More than a way to move from point A to point B, the Bridge of Glass is an important, energized public experience. As such, it was important to allow people to pause, sit, look and be absorbed in Dale Chihuly’s art, which is the focal point of the bridge itself . In developing the design, we studied some of the inhabited bridges of the world, including Ponte Vecchio in Florence.
When open in August 2002, the Bridge of Glass will provide a crucial pedestrian connection between Tacoma, Washington’s waterfront and its developing historic/cultural district. Both areas are undergoing extensive urban revitalization which, until now, have been physically separated by Interstate 705 and the rail lines of Burlington Northern Santa Fe. The $10.7 million bridge is 482 feet long and 20 feet wide.
The concrete and steel bridge grows from its context, the transportation artery below encompassing the Interstate and train tracks. While the massive supports have a powerful, structural presence, their purpose is to support pedestrians and glass art works. The contrast between structural strength and artistic delicacy is a deliberate juxtaposition substantial structure holds up something that is extremely delicate and fragile.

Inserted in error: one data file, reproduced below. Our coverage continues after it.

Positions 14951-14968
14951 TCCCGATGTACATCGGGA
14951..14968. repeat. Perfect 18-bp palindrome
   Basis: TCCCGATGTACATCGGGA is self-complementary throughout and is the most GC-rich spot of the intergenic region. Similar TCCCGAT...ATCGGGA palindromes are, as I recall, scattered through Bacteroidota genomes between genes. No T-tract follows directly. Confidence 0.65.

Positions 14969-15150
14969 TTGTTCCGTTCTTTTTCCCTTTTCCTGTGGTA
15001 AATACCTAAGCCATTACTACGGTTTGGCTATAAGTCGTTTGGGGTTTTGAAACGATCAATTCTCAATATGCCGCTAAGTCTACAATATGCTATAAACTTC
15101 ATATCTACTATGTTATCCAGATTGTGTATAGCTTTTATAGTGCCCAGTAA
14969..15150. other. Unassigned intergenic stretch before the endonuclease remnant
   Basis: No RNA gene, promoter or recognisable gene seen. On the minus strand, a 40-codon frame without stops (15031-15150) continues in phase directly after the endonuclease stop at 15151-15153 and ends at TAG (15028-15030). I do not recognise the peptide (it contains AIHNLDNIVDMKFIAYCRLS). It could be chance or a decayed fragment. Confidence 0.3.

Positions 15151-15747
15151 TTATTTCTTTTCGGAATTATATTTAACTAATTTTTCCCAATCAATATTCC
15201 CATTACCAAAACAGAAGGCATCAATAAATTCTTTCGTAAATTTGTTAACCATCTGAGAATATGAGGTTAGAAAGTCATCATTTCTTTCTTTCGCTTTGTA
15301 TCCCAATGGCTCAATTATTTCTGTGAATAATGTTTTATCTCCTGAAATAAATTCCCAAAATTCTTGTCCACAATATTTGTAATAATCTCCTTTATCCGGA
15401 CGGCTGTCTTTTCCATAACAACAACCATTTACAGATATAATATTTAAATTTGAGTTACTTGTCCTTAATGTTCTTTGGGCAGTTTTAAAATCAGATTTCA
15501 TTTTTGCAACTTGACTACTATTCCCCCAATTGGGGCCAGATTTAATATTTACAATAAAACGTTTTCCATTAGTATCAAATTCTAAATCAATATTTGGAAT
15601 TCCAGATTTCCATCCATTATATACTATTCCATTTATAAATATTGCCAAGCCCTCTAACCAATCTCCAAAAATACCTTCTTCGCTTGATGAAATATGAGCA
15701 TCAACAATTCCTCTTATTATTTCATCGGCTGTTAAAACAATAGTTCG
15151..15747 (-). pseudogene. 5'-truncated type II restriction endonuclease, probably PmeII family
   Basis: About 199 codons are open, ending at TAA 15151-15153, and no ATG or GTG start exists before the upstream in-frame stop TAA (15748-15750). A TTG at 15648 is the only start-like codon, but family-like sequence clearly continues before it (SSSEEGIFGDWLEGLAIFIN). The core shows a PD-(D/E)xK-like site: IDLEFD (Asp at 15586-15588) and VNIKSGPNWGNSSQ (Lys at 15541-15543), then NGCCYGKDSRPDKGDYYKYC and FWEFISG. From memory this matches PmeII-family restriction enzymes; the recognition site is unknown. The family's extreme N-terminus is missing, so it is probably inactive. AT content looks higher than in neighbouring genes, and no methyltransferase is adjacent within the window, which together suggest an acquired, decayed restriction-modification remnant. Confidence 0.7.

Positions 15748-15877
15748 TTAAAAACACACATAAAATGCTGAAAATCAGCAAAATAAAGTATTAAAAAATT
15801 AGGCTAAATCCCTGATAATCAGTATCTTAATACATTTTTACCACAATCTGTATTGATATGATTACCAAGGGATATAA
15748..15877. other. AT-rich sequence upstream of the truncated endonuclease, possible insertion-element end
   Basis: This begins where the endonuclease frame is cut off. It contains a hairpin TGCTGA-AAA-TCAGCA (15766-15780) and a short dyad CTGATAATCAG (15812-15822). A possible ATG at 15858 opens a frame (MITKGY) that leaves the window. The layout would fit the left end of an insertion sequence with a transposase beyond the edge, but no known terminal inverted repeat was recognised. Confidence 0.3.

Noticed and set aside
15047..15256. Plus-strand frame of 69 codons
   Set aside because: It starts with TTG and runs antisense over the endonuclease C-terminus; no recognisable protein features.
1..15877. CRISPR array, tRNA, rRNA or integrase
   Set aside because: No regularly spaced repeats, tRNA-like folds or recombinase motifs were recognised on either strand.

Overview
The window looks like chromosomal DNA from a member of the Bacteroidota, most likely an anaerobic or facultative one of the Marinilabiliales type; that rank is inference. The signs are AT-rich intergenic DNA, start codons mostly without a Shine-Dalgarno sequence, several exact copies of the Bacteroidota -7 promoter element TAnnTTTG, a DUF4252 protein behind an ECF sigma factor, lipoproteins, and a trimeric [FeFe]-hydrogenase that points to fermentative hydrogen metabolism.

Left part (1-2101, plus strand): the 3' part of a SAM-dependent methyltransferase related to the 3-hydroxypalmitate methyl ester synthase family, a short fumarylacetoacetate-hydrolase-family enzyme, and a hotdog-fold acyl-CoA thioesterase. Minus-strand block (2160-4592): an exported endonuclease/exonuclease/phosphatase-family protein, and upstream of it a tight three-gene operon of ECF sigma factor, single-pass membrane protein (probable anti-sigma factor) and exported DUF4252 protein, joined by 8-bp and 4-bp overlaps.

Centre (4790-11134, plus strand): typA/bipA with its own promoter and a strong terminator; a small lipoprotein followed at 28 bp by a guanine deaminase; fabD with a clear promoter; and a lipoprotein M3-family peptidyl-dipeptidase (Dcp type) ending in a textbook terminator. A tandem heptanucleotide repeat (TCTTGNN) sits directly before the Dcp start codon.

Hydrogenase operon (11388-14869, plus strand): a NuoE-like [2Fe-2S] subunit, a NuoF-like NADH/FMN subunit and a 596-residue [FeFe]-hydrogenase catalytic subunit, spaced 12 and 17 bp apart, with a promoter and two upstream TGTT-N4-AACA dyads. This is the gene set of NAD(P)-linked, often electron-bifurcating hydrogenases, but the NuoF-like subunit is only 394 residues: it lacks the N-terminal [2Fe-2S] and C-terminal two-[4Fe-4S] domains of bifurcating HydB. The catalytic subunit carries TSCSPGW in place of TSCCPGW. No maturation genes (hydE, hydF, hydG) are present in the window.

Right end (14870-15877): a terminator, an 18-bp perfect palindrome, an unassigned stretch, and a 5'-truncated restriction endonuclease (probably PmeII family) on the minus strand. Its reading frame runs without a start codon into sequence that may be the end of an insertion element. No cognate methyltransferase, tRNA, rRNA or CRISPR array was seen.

A key design feature is the 40-foot Crystal Towers rising above the bridge’s center section. The twin, multi-faceted compositions are both a grand urban gesture and a new landmark for Tacoma. As the towers flank the inbound side of the freeway, they also serve as a visual gateway to downtown.
The two pavilions are semi-enclosed rooms designed to envelop visitors in the world of Chihuly’s glass work. The minimalist design provides a neutral frames for the art and to visually suspend the glass pieces in midair. Solid edges create an element of surprise, preventing visitors from seeing the contents until they get inside. Especially in the Seaform Pavilion, the effect of structure and glass is similar to a kaleidoscope or an underwater odyssey. With active truck and train traffic below, the pavilions shield pedestrians from noise and wind.
Light is obviously critical to the enjoyment and animation of the glasswork. Tinted, translucent glass panels illuminate the southern and northern sides of the pavilions, allowing viewers to immerse themselves in the experience without distraction. Hand-wrought, blackened stainless steel frames support the installations; their satin matte finish is both neutral and non-reflective.